Subpoena Credit: RAGMA IMAGES/

A long-running fight between two Pennsylvania law firms over alleged lateral poaching in Florida appears to be inching closer to trial.

To defend against allegations of trying to destroy Swartz Campbell’s business in Florida, Chartwell Law Offices is seeking to subpoena a former Swartz Campbell lawyer who is now a partner at Marshall Dennehey Warner Coleman & Goggin.

In an Oct. 18 filing, Chartwell asked the Philadelphia Court of Common Pleas to issue a commission to a circuit court in Florida to subpoena David Henry, a partner in Marshall Dennehey’s Orlando office, for a video deposition. Henry, who joined Marshall Dennehey in 2015, was previously a partner at Swartz Campbell in Florida.

Swartz Campbell’s 2012 lawsuit alleged that Chartwell poached lawyers from Swartz Campbell in order to start an office in Fort Myers, Florida. Since then, the firm’s allegations have expanded, and involve other lawyers.

According to Chartwell’s newest filing, Swartz Campbell has alleged that beginning in 2010, Chartwell interfered with Swartz Campbell’s partners and employees, and that Henry worked with Chartwell to transfer his former firm’s Florida operations to Chartwell. Chartwell plans challenge those allegations through Henry’s testimony, the petition said.

The petition for subpoena is the first significant filing in the case in more than six months. Swartz Campbell filed the complaint in 2012, and Judge Patricia McInerney denied summary judgment to both parties in April. The case is scheduled for a pretrial conference Nov. 14.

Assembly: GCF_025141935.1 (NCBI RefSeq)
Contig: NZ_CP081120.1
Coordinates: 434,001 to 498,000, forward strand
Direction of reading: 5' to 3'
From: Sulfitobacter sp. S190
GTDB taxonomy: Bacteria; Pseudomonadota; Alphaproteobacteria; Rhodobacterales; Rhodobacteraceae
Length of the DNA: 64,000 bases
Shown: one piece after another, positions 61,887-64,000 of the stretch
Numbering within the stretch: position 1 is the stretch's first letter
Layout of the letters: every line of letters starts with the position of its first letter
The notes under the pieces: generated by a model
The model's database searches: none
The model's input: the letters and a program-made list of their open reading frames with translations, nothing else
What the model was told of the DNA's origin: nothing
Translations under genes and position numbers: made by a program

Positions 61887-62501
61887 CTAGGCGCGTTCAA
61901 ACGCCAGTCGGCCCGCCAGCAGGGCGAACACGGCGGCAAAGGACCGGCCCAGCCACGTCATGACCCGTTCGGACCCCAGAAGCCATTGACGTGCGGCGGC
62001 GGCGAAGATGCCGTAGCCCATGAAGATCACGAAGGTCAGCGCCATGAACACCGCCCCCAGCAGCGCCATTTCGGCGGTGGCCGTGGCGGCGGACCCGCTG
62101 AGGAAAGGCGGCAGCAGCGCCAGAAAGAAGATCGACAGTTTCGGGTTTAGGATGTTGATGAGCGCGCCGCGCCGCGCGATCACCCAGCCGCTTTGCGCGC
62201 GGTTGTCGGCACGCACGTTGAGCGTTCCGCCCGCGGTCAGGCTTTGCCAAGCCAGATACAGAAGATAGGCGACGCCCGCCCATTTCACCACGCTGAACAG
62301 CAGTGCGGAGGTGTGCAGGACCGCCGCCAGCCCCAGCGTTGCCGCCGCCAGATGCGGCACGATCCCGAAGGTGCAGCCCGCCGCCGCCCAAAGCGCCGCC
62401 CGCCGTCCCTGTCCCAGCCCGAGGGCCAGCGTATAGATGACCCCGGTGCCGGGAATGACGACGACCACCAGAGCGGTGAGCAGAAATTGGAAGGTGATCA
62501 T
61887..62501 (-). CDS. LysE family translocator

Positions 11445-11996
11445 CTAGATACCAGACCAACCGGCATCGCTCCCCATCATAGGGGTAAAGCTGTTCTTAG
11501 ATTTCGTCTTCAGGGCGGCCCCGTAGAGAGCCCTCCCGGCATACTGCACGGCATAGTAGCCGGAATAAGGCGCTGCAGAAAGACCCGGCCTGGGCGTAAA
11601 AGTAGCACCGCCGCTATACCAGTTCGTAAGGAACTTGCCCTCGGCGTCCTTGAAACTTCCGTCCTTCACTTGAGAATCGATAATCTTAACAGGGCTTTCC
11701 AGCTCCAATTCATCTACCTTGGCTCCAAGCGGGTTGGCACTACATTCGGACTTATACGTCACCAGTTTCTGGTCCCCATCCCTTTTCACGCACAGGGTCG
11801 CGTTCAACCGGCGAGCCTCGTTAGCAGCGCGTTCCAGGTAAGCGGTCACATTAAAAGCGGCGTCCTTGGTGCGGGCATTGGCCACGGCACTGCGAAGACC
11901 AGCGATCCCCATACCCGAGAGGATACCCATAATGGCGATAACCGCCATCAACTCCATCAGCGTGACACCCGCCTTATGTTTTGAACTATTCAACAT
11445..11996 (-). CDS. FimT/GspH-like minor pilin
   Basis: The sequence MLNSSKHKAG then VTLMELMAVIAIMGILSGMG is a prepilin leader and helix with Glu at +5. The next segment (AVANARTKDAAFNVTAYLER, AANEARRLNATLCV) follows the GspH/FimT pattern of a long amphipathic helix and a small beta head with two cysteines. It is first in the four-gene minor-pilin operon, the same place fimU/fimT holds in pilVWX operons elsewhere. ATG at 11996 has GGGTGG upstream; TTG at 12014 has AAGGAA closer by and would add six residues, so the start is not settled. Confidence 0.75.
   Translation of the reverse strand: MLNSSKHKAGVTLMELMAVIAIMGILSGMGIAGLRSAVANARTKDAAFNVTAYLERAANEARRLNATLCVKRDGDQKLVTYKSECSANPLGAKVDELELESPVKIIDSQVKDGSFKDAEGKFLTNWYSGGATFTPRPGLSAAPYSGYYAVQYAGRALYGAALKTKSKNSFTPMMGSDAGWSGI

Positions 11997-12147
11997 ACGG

Chartwell hired partner James Myers and then-associate Jessica Teitelbaum away from Swartz Campbell in 2012. The two had been Swartz Campbell’s only Fort Myers lawyers, so the firm closed the office after their lateral move.

The complaint said Myers violated his former firm’s limited liability company agreement by becoming affiliated with Chartwell and helping Chartwell take over the Fort Myers office before he officially withdrew from Swartz Campbell.

Candidus Dougherty, a partner at Swartz Campbell who is representing the firm, did not return a call seeking comment on the subpoena request. Kenneth Dubrow of Chartwell, who is representing his firm, declined to comment.

Henry confirmed that he previously worked at Swartz Campbell, but declined to comment further.

Chartwell’s growth in Florida has been the subject of multiple pieces of litigation. Chartwell is suing Wadsworth Huott, a firm with five offices across Florida, over their failed 2015 merger.

Chartwell has alleged civil theft and breach of contract after the Wadsworth Huott lawyers made a mass exodus from the combined firm. But Wadsworth Huott, in a counterclaim, said Chartwell had no intention of integrating the practices, and only planned to steal the Florida firm’s clients. The case is ongoing in Miami-Dade County court.